Self Editing Do or Don’t? And where to start

I say DO! I can list many reasons I self edited and self proofed my novel. While I did have some help it was not that of a professional. I am not anti-professional. By all means if you have the luxury of using a professional editor, go ahead. I would have loved the help of a professional editor. However not only can I not afford a professional, I also do not know any professionals who would have done the work for free. With that being said, that was my number one reason for editing my own novel. Some say the author is too close to the work to properly edit it. While I can understand, perhaps relate and maybe even agree with that thought, I still did not feel the need to hire an editor. Call me unconventional but I feel there are many ways to explore becoming a successful author.

Even if you choose to go with professional editing, the writer is responsible for making their work as neat and tidy, and well written as is possible. Spell checking, grammar and structure are just some of the things you have to look at before you can even begin to call a story or novel publish ready. Even though I always did well in English class, I still find I make common mistakes.  One big one for me was comma use. I used to add a comma after words like however, yet, and but. It was in prepping for my GED that I was taught when you use a word that means the same as a comma, or is a way to pause then you do not follow that word with a comma. To this day I almost add a comma after but or however…then I stop and remember my GED teacher and what I was taught.

Spell Check should always be where you start, even with self editing. Spell check can be your best friend. One wise piece of advice though, pay close attention and do not allow spell check to change a not so common word into a totally different word. (there’s always a dictionary) Spell check will also help with grammar and sentence structure. It will give you suggestions on words to change or other ways to change the sentence so it sounds better or flows more smoothly. My biggest advice for spell check:do not allow spell check or grammar suggestions actually change what you are trying to say.  While spell check and grammar functions are very helpful they can actually harm when the computer is suggesting a change that either does not actually make sense, or makes your sentence or words mean different from what they had.

Ok so let’s say you got through spell check without wanting to slap the program…what next? In all honesty…re-read, proofread your work once more. Make sure that your story reads the way you want it to and that spell check’s grammar options didn’t change things in a harmful manner. Even if you take a break from editing and work on another project, that’s ok. Sometimes you need to leave things be and come back to it with a clear head.

You did spell check, you survived it’s grammar suggestions…you proofread a second time…what now? Let someone read it. Rather that be one someone or ten someones, it needs to be read by others. Not only for the reader point of view but also because others will see mistakes you weren’t even aware you make/made.  They’ll find those errors where spell check allowed a word to slide because it’s an actual word yes but it made the sentence sound like nonsense. (this has happened to me so many times I did want to give spell check a good shaking haha!)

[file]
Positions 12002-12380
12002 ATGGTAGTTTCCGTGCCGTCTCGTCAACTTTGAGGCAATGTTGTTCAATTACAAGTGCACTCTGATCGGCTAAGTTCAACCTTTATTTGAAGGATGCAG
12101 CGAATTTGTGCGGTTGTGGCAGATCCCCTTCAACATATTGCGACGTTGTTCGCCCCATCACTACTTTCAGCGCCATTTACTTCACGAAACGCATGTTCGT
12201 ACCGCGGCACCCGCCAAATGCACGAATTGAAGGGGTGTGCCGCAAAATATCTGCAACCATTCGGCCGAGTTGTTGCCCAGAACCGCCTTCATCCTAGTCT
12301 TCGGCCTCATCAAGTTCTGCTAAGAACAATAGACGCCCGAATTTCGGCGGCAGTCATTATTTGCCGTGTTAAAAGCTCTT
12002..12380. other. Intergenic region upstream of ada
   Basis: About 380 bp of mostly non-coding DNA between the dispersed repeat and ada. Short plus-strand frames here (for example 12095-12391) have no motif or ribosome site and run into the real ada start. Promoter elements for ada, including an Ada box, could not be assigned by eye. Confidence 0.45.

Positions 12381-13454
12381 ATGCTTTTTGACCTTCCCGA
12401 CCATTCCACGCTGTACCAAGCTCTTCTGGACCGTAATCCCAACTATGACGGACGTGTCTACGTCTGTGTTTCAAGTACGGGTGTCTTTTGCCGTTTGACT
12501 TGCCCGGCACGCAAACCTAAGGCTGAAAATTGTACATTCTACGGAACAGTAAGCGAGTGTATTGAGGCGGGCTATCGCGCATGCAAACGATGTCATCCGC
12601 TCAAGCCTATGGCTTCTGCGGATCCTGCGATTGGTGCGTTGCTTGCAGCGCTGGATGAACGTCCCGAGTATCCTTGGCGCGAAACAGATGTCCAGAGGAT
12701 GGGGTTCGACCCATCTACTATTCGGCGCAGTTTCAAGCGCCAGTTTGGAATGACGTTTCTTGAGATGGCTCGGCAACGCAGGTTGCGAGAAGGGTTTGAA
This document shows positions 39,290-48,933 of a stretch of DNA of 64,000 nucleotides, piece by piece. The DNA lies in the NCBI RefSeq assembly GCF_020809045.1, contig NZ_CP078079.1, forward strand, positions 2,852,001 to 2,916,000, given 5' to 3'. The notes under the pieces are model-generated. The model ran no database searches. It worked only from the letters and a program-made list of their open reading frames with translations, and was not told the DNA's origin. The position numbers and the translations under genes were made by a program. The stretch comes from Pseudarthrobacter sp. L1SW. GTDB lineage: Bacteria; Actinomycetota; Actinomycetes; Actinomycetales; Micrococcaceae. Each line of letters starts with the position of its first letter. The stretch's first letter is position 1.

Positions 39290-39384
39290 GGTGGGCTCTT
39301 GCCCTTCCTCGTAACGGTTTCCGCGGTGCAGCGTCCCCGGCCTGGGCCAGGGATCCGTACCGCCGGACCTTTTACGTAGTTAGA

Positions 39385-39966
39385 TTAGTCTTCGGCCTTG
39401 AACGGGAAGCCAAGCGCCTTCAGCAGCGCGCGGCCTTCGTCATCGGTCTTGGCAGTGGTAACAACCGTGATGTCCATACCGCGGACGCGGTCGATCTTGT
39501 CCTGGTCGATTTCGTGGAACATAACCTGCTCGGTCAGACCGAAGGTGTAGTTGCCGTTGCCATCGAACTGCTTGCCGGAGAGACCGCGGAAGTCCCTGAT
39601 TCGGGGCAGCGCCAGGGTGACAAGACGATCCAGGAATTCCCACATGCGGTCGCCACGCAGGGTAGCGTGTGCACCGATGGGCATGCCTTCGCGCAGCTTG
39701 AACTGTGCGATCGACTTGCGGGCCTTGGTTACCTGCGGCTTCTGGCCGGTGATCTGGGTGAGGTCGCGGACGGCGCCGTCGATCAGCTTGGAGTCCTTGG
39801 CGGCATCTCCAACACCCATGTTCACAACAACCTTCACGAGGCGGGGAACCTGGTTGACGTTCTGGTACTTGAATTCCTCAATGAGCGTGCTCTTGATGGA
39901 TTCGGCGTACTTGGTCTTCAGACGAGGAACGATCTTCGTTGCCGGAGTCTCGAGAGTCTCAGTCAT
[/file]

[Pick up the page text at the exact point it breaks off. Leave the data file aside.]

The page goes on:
Once you’ve allowed someone else to read and hopefully suggest editing fixes or maybe even other ways to improve your story, make the changes needed to improve the work. Be honest with yourself and make changes you know it needs. This doesn’t mean change it in ways that makes it something you don;t wish the story to be. It means do what is necessary to make it publish ready.

One part of editing I find that I do a lot of is going back over a story and seeing how I can re word things that I may have originally worded unclear or not as crisp as it should be.  I think all writers do one thing the same, we tend to write fast when ideas hit, we don;t look back and the enter key keeps going like the energizer bunny.  We don’t stop to edit, we make those common mistakes and sometimes we don’t even see it when proofreading.  Our minds have a way of correcting the error without us actually correcting it on the page. For example, when typing a sentence may become “I cannot tell you who many times I have made that mistake.” While spell check/grammar will overlook the mistake of “who” instead of “how” it’s also possible for our brain to overlook that mistake. But the point is that your reader will most likely catch the mistake. Numerous times my husband has caught typos that spell check allowed and that I did not realize were there.

So you think you’re done? Perhaps you are and your story is ready to publish.  I say perhaps, because when I went back to “A Killer’s Saga” after it had been stored away for a long time, I not only found things i wished to change to make it sound better but also some major changes to make it into a story that truly holds to me and my personality. I found that I’m very comfortable writing erotica and wanted to meld that into a story I was already very proud of, already very attached to. And now that same story is one that holds true to how I feel it should have been written from day one. So sometimes give a story some shelf time. Set it aside and when you come back to it after that shelf time, read it again. Make sure you’re honestly happy with it and that it’s truly your best work. Then work on publishing.

Happy self editing! If you have any comments, or questions, positive feedback is always welcomed.

Journal Entry-Thoughts and Advice from experience

Inspiration: Inspiration is something personal of course, and so it should be, because it’s something that gets your mind going and makes you write. I’ve probably been writing poetry since i was about 13, and a lot of my poems are on love, unrequited and lost love and as of recently, true love.  So that all came natural, a bunch of feelings poured onto the page in rhyme form, from experiences of my love life.  Rather it be a guy I cared for, one I wanted to be with, or my best works, from the love I have and share with my husband of 3 years. I’ve been asked so many times how do I write poems so easily?  Easy? Sometimes (I wanna laugh on how simple it could be.)  But I for one have to be inspired when it comes to poetry.  Only on rare occasion have i just written a poem without it coming from my own feelings.